If You Invest $1,000 in a CD Today, Here's How Much You Could Have in 5 Years

CD rates are the highest they’ve been in years, and for the first time in a while, more people are looking to CDs as a part of their investment strategy, not just as savings vehicles. And you might be surprised at how elevated CD yields combined with the power of compound investment returns could grow your money over time.

With that in mind, here’s how much $1,000 could grow to in a 5-year CD right now, along with some alternative strategies to maximize your yield as well as financial flexibility.

How much would a 5-year CD grow?

First, we’ll start with the easiest answer of how much you could get by simply putting your money into a 5-year CD and leaving it alone.

As of this writing (Feb. 4), the best APY on our top 5-year CDs list is 4.30%. The income you earn will depend on how much you put into the CD, but for the purposes of illustration, we’ll use a hypothetical $1,000 CD deposit.

After the first year, the CD would grow by 4.30%, which would give you an ending balance of $1,043. In the second year, the $1,043 would grow by 4.30%, which would produce a balance of $1,087.85. In the third year, the 4.30% APY would be applied to this amount. Here’s a look at the year-by-year growth of $1,000 in a 5-year CD, compounded at 4.30%.

Years Ending Balance Annual Earnings
1 $1,043 $43.00
2 $1,087.85 $44.85
3 $1,134.63 $46.78
4 $1,183.42 $48.79
5 $1,234.31 $50.89

Data source: Author’s calculations.

So, if you were to put $1,000 into the highest-yielding 5-year CD on our top CDs list, you’d earn a total of $234.31 of interest over the five-year term. At the end of the term, you can either withdraw the balance of $1,234.31, or you could allow your CD to be renewed for another 5-year term at the then-current rate. (Note: Most CDs automatically renew unless you specifically tell the bank you plan to withdraw your money.)

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Should you buy a 1-year CD instead?

If your goal is to maximize your income, it’s important to point out that unlike at most times throughout modern history, shorter-term CDs are paying higher APYs than longer-term ones. Typically, it’s the other way around — that is, banks are willing to pay a premium if you’re willing to leave your money on deposit for a longer period of time.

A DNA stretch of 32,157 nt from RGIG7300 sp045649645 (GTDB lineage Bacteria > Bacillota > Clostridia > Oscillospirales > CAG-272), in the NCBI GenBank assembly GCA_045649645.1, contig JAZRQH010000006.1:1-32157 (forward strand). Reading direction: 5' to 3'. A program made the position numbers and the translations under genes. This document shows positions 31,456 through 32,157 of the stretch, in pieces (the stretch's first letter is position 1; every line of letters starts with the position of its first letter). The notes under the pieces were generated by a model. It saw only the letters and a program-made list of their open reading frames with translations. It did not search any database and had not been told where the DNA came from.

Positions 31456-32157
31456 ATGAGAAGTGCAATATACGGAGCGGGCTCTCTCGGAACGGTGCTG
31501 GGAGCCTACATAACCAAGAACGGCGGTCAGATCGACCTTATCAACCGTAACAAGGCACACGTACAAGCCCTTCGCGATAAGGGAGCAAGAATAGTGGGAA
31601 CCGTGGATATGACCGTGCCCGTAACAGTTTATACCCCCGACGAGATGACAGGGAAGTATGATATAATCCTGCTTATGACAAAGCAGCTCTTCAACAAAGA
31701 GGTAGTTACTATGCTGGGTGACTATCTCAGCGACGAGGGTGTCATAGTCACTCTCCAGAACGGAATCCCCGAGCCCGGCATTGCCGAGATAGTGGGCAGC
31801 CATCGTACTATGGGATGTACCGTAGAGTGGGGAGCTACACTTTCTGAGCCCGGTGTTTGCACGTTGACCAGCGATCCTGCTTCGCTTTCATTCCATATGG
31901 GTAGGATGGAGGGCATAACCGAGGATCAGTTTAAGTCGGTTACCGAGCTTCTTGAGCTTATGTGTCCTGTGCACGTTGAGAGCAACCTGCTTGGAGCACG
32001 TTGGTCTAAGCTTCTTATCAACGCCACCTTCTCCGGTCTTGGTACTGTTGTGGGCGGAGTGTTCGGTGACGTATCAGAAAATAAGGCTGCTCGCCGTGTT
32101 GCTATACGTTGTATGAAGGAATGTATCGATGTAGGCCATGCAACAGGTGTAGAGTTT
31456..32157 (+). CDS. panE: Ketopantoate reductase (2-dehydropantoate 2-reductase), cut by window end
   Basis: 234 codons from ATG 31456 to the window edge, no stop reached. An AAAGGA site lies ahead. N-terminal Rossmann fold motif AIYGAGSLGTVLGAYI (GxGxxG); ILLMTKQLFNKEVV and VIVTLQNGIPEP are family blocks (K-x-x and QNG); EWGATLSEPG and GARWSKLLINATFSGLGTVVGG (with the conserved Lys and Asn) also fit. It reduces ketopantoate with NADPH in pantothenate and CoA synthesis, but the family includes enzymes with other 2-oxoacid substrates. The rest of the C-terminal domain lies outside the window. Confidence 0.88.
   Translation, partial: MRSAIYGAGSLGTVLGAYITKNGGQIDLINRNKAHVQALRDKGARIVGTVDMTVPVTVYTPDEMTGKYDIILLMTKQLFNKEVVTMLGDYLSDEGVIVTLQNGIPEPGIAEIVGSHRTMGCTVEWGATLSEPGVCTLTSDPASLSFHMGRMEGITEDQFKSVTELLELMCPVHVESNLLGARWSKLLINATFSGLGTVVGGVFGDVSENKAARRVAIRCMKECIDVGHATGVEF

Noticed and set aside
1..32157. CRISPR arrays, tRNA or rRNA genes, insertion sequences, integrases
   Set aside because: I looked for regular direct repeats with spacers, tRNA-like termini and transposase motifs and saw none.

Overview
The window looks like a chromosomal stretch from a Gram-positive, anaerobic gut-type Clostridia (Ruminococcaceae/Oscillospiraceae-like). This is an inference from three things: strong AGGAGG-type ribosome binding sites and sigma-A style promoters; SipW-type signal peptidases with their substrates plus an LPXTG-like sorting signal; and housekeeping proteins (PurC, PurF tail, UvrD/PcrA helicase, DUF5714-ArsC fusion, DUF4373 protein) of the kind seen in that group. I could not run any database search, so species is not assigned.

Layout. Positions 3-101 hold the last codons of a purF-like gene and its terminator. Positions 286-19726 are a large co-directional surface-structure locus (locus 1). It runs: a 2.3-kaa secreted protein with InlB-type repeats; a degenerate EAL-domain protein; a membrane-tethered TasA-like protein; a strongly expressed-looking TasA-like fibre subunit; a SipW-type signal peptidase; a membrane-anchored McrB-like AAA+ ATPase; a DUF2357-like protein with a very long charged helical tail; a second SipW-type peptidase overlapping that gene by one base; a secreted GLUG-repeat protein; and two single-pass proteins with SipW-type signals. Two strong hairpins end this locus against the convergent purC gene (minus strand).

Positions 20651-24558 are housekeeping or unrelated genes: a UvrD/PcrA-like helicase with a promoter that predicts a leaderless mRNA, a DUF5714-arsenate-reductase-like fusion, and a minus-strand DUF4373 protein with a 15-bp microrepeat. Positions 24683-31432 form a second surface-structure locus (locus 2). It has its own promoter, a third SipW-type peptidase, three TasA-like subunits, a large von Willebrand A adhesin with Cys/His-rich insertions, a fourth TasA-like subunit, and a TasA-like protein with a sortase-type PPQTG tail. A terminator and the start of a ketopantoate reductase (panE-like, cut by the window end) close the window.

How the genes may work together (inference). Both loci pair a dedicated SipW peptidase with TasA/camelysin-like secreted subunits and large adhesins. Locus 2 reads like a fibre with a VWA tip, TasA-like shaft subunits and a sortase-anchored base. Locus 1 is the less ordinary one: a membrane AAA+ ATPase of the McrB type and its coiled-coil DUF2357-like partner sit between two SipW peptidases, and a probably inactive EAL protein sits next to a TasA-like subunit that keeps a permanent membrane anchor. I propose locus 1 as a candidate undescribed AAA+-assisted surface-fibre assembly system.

As of Feb. 4, 1-year CDs on our best-of list have APYs up to 5.50% — significantly higher than the 5-year CDs on our radar.

The reason for this is that CD rates come from three primary factors — the bank, the current interest rate environment (are the Federal Reserve’s benchmark interest rates high or low?), and expectations for future interest rate movements. In other words, right now interest rates are at multi-year highs, but they aren’t expected to stay that way for long, and you’re seeing that reflected in the yields paid by 5-year CDs.

It might seem like a better idea to simply put your money into 1-year CDs for the time being to maximize yield, but there’s one big problem. In a year, you’ll need to renew the CD at the current rate, and there’s no guarantee that you’ll be able to get nearly as high of an APY that is available now. In fact, most experts predict that interest rates (and therefore CD yields) will be significantly lower a year from now.

A CD ladder can help you maximize current income and long-term flexibility

To be clear, if your goal is to lock in an APY to generate consistent income, a 5-year CD is probably the best move for you. On the other hand, if your primary goal is to maximize your current income, and/or not necessarily keep your money tied up for five years, a CD ladder could be right for you.

You can read a primer on CD ladders for more details, but the general idea is that a CD ladder involves dividing your money among CDs of different maturities. For example, instead of putting $10,000 into a 5-year CD, you’d put $2,000 into a 1-year CD, $2,000 into a 2-year CD, and so on.

By doing this, you’ll increase your current income, since some of your money will be in CDs that pay higher short-term rates. Every year, some of your money will mature, which will give you the flexibility to use it if you need it. And if you don’t, you can renew the maturing CDs into new 5-year products.

In a nutshell, a CD ladder combines the best of all three worlds — high initial yield, long-term APY visibility, and financial flexibility. And it could be the best approach to incorporating CDs into your investment strategy.

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